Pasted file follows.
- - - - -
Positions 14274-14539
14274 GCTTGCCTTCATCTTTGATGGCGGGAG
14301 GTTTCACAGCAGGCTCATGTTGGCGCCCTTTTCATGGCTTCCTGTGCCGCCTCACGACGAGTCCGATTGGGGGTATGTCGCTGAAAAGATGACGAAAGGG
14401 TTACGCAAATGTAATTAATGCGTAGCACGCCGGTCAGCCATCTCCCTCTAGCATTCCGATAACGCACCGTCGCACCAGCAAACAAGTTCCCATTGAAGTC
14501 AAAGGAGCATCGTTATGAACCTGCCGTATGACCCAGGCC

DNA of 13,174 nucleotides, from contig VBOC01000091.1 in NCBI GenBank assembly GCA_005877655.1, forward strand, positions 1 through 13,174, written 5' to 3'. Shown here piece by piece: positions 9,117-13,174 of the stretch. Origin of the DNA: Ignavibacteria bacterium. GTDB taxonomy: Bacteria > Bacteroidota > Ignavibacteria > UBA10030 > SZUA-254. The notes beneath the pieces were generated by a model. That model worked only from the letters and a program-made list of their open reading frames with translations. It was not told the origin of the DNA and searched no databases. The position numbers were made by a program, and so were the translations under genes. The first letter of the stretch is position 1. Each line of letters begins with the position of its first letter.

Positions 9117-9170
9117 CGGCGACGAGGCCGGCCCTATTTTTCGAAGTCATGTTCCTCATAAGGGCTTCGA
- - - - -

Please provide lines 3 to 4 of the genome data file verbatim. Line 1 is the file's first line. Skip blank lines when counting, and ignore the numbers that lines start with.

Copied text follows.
14301 GTTTCACAGCAGGCTCATGTTGGCGCCCTTTTCATGGCTTCCTGTGCCGCCTCACGACGAGTCCGATTGGGGGTATGTCGCTGAAAAGATGACGAAAGGG
14401 TTACGCAAATGTAATTAATGCGTAGCACGCCGGTCAGCCATCTCCCTCTAGCATTCCGATAACGCACCGTCGCACCAGCAAACAAGTTCCCATTGAAGTC